WEST — Twelve months have passed since the devastating fertilizer explosion in West, yet in that time no new regulations have passed the Texas legislature.
In fact, not a single such bill was even filed.
“There were none,” confirmed State Rep. Joe Pickett. He maintains that legislators needed to take their time to get it right.
A year after the deadly blast, and many months after subsequent investigations, lawmakers are now discussing potential new regulations in the Homeland Security and Public Safety Committee that Rep. Pickett chairs.
When asked whether he foresees new regulations coming, Pickett said flatly: "I do."
The veteran lawmaker knows that translating those two simple words into real action can be a tricky prospect in a conservative legislature that is renowned for its historical resistance to impose new regulations on businesses — especially with sweeping statewide reforms.
Pickett says filing too broad a bill would get a negative response.
“It would be like, 'Hey Pickett, I saw that bill you filed. Sorry about what happened in West, but man, that is just way too far. I can’t support that. Good luck,'” he explained.
So Pickett’s committee is now considering more "passable" legislation, like requiring companies that store chemicals to more promptly disclose what they are housing.
Another consideration is to give the state fire marshal authority to oversee stockpiles of chemicals like ammonium nitrate, which is what exploded in West.
Pickett believes lawmakers might even accept a call for sprinkler systems at some fertilizer depots to extinguish a minor fire that could, in turn, ignite a major explosion, which is believed to have happened one year ago.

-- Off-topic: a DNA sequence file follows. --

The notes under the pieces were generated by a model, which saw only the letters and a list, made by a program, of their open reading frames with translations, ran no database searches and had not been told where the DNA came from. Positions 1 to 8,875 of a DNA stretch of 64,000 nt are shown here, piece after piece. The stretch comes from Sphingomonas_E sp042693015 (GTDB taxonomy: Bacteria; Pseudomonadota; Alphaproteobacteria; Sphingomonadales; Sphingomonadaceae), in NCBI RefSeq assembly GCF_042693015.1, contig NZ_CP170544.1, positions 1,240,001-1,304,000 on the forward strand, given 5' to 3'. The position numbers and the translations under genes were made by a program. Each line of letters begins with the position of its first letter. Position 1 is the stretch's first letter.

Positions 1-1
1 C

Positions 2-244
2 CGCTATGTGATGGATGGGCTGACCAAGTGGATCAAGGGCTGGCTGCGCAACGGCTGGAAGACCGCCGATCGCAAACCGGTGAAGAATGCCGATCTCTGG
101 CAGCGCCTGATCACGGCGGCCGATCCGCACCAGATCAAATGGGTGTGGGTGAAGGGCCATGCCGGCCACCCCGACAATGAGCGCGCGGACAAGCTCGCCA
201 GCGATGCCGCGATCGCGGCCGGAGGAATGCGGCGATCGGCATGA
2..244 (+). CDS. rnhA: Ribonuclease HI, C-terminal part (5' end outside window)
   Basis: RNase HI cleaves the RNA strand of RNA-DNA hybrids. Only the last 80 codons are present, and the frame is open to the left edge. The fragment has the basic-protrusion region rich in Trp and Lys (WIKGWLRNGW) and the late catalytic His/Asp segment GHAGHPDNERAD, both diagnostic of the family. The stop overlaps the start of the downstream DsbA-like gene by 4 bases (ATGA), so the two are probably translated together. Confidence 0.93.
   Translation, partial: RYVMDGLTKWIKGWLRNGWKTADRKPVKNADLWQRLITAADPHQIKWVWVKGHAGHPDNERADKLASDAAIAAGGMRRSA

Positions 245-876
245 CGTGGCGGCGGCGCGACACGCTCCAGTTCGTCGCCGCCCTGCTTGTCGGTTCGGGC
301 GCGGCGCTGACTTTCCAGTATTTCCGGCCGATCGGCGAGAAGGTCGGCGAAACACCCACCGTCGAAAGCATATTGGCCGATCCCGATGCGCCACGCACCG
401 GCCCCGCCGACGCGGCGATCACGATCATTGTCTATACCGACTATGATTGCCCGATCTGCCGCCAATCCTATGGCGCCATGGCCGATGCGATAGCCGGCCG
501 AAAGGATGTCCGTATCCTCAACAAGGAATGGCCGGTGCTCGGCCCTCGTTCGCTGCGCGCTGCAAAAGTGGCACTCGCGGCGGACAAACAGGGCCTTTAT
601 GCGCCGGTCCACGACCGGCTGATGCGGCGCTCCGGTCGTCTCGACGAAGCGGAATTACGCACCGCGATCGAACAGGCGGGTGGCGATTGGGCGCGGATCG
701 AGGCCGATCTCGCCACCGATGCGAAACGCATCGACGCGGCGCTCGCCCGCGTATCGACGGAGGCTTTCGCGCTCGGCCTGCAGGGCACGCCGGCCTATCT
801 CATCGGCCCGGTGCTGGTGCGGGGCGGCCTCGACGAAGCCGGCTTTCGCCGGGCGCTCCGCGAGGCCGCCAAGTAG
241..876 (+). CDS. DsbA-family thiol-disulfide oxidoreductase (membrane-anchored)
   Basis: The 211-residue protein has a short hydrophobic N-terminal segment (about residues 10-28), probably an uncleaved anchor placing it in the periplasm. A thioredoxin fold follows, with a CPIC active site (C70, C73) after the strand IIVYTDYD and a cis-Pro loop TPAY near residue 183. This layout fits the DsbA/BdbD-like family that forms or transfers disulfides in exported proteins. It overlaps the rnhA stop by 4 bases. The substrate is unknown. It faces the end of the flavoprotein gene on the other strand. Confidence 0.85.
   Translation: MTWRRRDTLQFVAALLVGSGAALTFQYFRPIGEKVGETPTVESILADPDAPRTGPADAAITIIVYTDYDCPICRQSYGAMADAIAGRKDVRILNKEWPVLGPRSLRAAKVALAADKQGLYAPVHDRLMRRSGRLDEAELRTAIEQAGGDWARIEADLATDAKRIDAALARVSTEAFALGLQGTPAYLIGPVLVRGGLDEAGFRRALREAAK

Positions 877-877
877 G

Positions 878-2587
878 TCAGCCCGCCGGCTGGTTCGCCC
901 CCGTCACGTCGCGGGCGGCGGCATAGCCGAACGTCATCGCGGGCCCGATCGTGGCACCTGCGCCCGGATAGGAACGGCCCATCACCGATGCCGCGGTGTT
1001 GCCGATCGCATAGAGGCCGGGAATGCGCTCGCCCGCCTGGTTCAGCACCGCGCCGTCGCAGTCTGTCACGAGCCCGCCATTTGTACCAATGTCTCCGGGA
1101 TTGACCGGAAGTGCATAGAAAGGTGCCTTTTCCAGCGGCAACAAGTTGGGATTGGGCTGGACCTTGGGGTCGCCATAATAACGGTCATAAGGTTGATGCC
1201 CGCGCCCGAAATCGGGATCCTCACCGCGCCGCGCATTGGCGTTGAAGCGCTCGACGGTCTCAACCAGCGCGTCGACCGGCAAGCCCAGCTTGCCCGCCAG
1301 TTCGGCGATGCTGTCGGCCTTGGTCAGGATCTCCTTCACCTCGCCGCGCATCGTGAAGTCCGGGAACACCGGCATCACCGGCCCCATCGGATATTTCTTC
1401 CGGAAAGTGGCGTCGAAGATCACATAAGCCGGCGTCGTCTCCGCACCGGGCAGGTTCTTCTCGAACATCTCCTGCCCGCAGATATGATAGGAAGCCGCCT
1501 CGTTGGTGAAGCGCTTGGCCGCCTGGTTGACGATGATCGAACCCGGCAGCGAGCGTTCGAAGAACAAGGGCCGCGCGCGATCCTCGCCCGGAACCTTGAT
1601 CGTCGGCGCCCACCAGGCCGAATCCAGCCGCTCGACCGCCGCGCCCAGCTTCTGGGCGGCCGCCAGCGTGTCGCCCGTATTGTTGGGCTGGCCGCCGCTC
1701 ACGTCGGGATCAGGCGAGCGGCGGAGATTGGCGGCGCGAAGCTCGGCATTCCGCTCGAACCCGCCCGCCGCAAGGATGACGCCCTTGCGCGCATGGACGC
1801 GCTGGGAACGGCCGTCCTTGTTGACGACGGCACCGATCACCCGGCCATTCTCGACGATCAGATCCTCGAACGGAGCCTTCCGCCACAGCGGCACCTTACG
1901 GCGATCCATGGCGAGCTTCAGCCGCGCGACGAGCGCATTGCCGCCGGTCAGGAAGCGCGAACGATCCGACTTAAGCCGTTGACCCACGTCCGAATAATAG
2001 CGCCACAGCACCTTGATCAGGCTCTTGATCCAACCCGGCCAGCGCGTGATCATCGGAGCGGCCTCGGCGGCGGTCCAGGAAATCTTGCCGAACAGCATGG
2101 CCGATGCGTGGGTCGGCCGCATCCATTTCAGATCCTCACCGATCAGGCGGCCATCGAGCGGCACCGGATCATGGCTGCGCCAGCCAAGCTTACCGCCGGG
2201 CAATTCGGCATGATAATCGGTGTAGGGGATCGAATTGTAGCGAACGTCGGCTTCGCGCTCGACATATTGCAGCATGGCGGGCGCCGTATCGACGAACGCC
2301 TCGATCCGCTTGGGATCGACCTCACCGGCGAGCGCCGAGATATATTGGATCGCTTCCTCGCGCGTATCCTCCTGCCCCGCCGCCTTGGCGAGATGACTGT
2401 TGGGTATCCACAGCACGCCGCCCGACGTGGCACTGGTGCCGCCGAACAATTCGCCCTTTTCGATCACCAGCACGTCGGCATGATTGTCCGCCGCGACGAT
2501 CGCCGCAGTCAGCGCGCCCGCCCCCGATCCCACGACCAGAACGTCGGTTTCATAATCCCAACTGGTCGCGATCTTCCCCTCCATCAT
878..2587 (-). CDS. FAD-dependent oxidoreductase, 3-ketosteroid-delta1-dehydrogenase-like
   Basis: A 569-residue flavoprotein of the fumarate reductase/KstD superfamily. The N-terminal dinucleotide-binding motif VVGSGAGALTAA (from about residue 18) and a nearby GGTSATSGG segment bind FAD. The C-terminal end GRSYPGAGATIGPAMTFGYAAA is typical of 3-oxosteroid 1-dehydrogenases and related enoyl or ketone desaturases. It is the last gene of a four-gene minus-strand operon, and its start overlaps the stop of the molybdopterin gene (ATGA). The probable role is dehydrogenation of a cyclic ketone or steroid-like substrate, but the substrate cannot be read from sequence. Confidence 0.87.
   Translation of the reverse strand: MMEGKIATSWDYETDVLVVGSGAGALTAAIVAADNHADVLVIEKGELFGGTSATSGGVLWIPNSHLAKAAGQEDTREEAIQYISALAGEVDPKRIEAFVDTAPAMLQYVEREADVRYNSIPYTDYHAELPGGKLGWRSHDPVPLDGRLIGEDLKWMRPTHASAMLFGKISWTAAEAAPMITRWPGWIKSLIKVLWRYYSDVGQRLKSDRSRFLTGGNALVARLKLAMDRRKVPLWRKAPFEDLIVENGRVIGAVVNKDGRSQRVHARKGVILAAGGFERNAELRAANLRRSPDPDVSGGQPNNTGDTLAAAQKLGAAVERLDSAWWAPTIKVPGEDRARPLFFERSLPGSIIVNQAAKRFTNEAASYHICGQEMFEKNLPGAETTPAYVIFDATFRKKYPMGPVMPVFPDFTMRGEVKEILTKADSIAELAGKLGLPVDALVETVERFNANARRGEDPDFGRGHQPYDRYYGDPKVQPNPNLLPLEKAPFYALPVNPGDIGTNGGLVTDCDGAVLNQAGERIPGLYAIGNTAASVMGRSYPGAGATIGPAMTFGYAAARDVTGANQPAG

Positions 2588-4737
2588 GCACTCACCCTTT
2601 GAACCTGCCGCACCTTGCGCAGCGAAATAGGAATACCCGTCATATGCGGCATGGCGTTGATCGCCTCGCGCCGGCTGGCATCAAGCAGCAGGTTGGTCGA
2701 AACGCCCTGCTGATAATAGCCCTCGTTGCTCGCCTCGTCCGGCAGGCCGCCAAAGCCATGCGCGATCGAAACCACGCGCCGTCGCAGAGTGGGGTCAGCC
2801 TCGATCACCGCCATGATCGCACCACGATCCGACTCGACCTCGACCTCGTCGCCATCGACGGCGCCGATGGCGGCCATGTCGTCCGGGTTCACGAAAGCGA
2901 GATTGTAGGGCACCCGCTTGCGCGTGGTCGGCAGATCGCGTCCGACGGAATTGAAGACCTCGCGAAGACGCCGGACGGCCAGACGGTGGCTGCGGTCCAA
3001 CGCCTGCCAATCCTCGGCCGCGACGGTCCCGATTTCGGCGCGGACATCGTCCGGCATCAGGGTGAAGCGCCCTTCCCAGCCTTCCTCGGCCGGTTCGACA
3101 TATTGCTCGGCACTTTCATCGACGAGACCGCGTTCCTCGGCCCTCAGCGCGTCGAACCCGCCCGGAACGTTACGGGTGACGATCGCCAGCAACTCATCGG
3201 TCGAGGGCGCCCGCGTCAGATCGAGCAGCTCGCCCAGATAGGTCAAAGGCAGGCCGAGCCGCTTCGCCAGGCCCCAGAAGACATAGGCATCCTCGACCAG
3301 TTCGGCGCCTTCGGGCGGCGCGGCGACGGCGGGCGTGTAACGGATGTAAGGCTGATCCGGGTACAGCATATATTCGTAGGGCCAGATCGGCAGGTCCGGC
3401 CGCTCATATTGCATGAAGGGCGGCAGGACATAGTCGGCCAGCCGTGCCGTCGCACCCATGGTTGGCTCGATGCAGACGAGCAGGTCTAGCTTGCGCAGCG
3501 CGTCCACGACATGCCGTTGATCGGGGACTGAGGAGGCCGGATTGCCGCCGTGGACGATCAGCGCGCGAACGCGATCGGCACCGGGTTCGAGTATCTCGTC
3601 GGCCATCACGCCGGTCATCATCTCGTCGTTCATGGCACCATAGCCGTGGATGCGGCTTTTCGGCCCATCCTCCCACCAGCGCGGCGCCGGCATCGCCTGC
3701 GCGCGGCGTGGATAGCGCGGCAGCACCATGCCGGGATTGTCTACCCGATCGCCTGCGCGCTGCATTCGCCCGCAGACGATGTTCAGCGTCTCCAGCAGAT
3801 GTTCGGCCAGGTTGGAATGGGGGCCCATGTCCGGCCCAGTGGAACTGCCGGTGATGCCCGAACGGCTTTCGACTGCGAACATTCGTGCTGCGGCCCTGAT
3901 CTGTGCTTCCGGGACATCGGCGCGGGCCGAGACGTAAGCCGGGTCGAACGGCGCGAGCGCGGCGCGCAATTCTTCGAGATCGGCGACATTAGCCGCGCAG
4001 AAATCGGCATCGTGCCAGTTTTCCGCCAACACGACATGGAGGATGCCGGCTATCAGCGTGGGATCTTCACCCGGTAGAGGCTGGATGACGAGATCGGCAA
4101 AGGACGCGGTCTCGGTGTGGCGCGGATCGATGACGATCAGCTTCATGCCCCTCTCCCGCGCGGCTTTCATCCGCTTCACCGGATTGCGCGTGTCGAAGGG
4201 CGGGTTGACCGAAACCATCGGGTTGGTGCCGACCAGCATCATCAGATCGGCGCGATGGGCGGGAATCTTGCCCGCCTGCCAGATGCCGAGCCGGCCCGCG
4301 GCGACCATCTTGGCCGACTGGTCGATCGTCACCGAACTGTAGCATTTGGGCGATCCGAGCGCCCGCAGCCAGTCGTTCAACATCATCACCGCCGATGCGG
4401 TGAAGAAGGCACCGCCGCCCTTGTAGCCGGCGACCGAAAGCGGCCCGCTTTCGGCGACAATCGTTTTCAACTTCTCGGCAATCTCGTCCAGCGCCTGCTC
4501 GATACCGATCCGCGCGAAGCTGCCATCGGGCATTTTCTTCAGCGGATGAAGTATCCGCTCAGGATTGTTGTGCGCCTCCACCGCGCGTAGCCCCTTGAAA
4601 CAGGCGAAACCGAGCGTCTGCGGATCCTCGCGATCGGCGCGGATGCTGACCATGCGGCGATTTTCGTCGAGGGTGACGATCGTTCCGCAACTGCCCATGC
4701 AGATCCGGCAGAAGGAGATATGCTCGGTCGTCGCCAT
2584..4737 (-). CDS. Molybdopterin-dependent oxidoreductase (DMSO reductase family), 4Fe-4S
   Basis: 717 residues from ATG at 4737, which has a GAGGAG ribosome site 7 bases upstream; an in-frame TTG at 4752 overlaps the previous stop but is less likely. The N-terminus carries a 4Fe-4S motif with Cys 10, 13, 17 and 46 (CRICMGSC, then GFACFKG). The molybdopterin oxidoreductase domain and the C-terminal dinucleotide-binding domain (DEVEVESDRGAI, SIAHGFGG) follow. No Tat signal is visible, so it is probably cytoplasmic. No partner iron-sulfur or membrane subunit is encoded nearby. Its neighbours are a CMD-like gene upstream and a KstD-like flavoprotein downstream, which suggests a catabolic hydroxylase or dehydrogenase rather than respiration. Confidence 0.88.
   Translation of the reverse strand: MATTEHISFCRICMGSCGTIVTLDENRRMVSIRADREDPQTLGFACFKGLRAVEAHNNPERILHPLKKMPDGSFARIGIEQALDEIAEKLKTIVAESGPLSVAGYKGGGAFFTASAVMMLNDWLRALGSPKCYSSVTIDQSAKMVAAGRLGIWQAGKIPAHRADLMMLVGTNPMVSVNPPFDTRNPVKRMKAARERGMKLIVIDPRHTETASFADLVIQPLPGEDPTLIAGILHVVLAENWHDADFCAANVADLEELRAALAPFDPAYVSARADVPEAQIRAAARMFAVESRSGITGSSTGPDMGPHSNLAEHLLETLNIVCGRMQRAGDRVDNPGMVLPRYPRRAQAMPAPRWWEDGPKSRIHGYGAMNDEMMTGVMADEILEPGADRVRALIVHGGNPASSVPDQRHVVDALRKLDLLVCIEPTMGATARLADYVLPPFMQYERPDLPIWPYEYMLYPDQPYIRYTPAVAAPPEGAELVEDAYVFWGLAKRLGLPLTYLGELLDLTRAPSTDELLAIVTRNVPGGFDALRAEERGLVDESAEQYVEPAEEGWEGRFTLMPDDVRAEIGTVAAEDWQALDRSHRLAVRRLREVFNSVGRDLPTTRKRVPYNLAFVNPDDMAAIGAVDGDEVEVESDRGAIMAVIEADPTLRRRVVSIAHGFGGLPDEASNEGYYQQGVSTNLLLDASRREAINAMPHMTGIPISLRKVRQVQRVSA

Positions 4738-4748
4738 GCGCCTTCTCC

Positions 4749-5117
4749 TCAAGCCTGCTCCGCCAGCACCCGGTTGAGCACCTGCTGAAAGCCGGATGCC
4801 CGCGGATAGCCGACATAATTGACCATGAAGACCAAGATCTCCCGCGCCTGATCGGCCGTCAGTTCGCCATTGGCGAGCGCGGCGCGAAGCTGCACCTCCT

Pickett believes private insurance companies may pave the way for reforms. The lawmaker says he has been hearing rumblings from around the state that insurers are balking at providing liability coverage at chemical storage facilities that are still doing “business as usual."
Pickett says that while it looks like not much has been done regarding new regulations, there is a lot of work occurring behind the scenes. He is confident he will have a draft bill ready for circulation by this summer, months in advance of next year’s legislative session.
He said that should allow everyone concerned to “Look at this, beat it up, roll their eyes, and say, 'You know, this is livable.”
But Sara Smith, program director of the Texas Public Interest Research Group, said all of that should have already happened. She said the failure to pass meaningful new regulations at the state level is “surprising and saddening."
Smith said TexPIRG has been pressing for new safety measures since the disaster in West. Early on, though, she said the Austin-based organization assessed that change might come a lot more quickly from policy makers in Washington than the ones in Austin.
“So we focused most of our time and energy on the EPA," she said.
Smith believes the work with the feds will produce new safety standards in the not-too-distant future, but she said she and her colleagues are still open to the idea of working with state lawmakers in the upcoming session.
One way or the other, Smith's hope is that there will be a real plan to better regulate hazardous chemicals in Texas by the time the second anniversary of the West disaster rolls around next spring.